Some Complex Thoughts On David Bowie And Consent

(NOTE: Based on time elapsed since the posting of this entry, the BS-o-meter calculates this is 10.854% likely to be something that Ferrett now regrets.)

I was never a David Bowie fan – but one of the strange pleasures of a great man dying is that you get introduced to him again all over.  My Twitter-feed lit up with all of the wonderful things David Bowie did, from performing at the Berlin Wall to calling MTV out on not playing black artists to pointing out his best music to me…
…and to having sex with a fifteen-year-old girl in what’s undeniably a case of statutory rape.
Now, it’s been widely reported that the girl in question was thirteen when Bowie had sex with her – a claim my friend Bart Calendar, a former rock journalist, has thoroughly debunked.  (Short version: Lori Maddox was American and born in November of 1958 and had sex with Bowie on his second tour in America in September 1974.  The age of thirteen may have been given by Led Zeppelin’s Jimmy Page, who is not necessarily a treasure trove of accurate information.)
(EDIT: The dates I gave initially were incorrect, and have been explained in greater depth here.)
If you believe those facts are wrong, I encourage you to go over to Bart’s journal and argue with him; I admit I’m not familiar with Bowie.  But Bart’s been unerringly correct on rock and roll trivia for the decade I’ve known him, so I have no reason to dispute his version of events here.  If you want to discuss that, go argue with the man who could change my mind, not me.
Still, “She was fifteen” isn’t much of a defense.  That’s still three years under the legal age limit where the sex act took place, and in any case a man in his mid-twenties having sex with a teenager is at best kinda skeezy. It’s illegal, and it’s creeptastic.
So given that I’m notably big on consent, you’d think that I’d be calling in SJW airstrikes on Bowie’s legacy right now – as, in fact, many people are doing.  Bowie undeniably violated consent by having sex with someone too young to legally give consent.
Yet years later, in her mid-fifties, as a fully grown woman, she’s still happy with the decision.
And I think of the first time I ever made out with a girl.  I was blackout drunk – the only reason I had vague memories of the act the next day was because she left my neck ringed with hickies.  I know I didn’t initiate, because back then it wouldn’t have even occurred to me that a girl would like me.
That girl did sexual things with me when I was legally and morally unable to give consent.
Yet when I woke to discover those murky hangover dreams I’d had were real, I pumped the fist.  We dated that whole summer.  She took my virginity.  I still think of her fondly.
Now, that starts to seem like a fond argument for date rape – “Why, I had this wonderful experience while I was blackout drunk, so initiating sex with unconscious people is a good thing!” And I’m not gonna let people go down that path.  So let me be very clear here:
Having sex with people who are unable to give consent is bad, and you should never do it.  Much of “having people unable to give consent” is illegal – as was the case with David Bowie and his fifteen-year-old lover.  And when it’s not flat-out illegal, making the move on someone who’s too drunk to move, as I was, is skeezetastic.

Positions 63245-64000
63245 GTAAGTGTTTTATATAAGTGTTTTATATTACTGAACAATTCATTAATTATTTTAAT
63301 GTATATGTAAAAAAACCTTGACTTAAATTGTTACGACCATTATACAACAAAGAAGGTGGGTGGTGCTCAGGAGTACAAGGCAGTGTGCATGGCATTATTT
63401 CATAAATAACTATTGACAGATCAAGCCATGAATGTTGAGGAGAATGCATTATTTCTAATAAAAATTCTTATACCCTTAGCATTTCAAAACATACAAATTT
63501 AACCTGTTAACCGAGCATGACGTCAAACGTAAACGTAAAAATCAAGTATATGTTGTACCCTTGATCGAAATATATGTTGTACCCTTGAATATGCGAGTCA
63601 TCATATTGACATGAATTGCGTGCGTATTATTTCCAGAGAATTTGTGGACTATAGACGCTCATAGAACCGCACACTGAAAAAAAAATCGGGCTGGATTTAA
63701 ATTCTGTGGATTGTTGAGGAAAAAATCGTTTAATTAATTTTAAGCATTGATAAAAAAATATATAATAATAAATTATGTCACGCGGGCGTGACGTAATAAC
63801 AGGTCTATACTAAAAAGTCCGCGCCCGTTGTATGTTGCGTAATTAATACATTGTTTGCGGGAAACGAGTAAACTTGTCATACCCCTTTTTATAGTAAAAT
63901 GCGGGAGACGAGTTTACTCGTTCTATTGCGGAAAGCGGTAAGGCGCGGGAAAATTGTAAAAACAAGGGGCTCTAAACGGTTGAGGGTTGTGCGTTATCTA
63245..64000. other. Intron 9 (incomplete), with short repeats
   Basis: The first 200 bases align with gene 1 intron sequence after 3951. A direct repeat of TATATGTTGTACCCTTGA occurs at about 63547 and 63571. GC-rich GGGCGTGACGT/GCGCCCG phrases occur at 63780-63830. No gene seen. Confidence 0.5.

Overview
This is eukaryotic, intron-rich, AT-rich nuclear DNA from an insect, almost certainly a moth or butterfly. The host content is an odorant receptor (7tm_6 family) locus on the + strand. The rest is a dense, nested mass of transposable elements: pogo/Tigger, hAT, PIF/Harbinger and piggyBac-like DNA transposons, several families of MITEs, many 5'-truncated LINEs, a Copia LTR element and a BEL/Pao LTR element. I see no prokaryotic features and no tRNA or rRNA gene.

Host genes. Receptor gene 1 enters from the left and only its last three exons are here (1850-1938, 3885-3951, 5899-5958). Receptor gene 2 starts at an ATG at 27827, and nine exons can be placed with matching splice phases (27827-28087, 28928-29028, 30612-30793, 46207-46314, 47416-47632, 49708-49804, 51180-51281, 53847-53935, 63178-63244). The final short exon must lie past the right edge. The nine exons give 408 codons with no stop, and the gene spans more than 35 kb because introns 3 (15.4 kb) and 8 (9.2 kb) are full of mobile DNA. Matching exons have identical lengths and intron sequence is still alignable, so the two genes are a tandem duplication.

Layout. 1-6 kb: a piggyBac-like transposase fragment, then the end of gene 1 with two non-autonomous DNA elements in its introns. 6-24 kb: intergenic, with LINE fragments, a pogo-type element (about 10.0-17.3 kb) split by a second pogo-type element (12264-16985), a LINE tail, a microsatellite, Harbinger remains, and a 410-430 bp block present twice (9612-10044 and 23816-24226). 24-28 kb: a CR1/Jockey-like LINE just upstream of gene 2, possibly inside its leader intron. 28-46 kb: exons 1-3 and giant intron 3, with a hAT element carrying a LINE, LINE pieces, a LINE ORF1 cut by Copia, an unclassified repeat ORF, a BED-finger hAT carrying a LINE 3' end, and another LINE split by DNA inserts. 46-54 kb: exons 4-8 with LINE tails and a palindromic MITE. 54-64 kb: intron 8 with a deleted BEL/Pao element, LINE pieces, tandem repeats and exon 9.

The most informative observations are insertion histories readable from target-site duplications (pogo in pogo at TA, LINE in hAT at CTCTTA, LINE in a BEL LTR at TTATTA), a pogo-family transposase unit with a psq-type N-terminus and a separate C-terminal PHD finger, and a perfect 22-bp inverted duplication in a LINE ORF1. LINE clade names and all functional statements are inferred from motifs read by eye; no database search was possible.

The reason for that is because bad outcomes happen frequently when someone breaks someone else’s consent.  Yes, I am happy that I was taken advantage of by my first girlfriend – but there’s a lot of date-raped people, both men and women, who were traumatized by being fucked when they had little choice in the matter.  A lot of fifteen-year-old girls were pressured into unwanted sex by predators who’d honed their act simply because they knew teenagers were easier prey.
Consent matters, and for a good reason.
Yet in the rush to perpetuate the (very good) idea of consent, I think people often come to fetishize consent – coming to believe that breaking consent automatically equals horrific outcomes.  If David Bowie broke consent, then he must be an Evil Man.  If my girlfriend gave me highly visible hickies when I was all but passed out, she must be an Evil Woman.
Yet what we forget is that the ultimate judgment of consent has to be, “Was the person happy with what happened?”  And Lorrie Maddox, who still loves Bowie after all these years, clearly is.  And while I disagree with some of Bart’s post, this statement stood out strongly:
“If we want to create a society where women are given the benefit of the doubt and believe them when they say they are raped, the flip side of that is giving them the benefit of the doubt and believing them when they say they were not raped.”
The fact is, “consent” is merely a best practices, and not a guarantee of good results.  As someone who goes to kink conventions where consent-friendly BDSM is firmly in effect, I have seen very intense scenes where consent was practiced as thoroughly as possible every step of the way and yet the participants still wound up traumatized.  I’ve also seen, like me, people who’ve made sexual decisions while blind drunk that they were super-happy with.
Good consent does not guarantee good outcome.  Bad consent does not guarantee bad outcome.
Which is why ultimately, the gold standard of consent has to be “People were satisfied.”  And life’s frequently messy, and it’s not fun to say “This was executed hazardously, and could have hurt people, but things turned out well,” but…
It happens.
And if someone’s happy with the outcome, years later, when they’ve had literally a lifetime to consider it, we should respect that.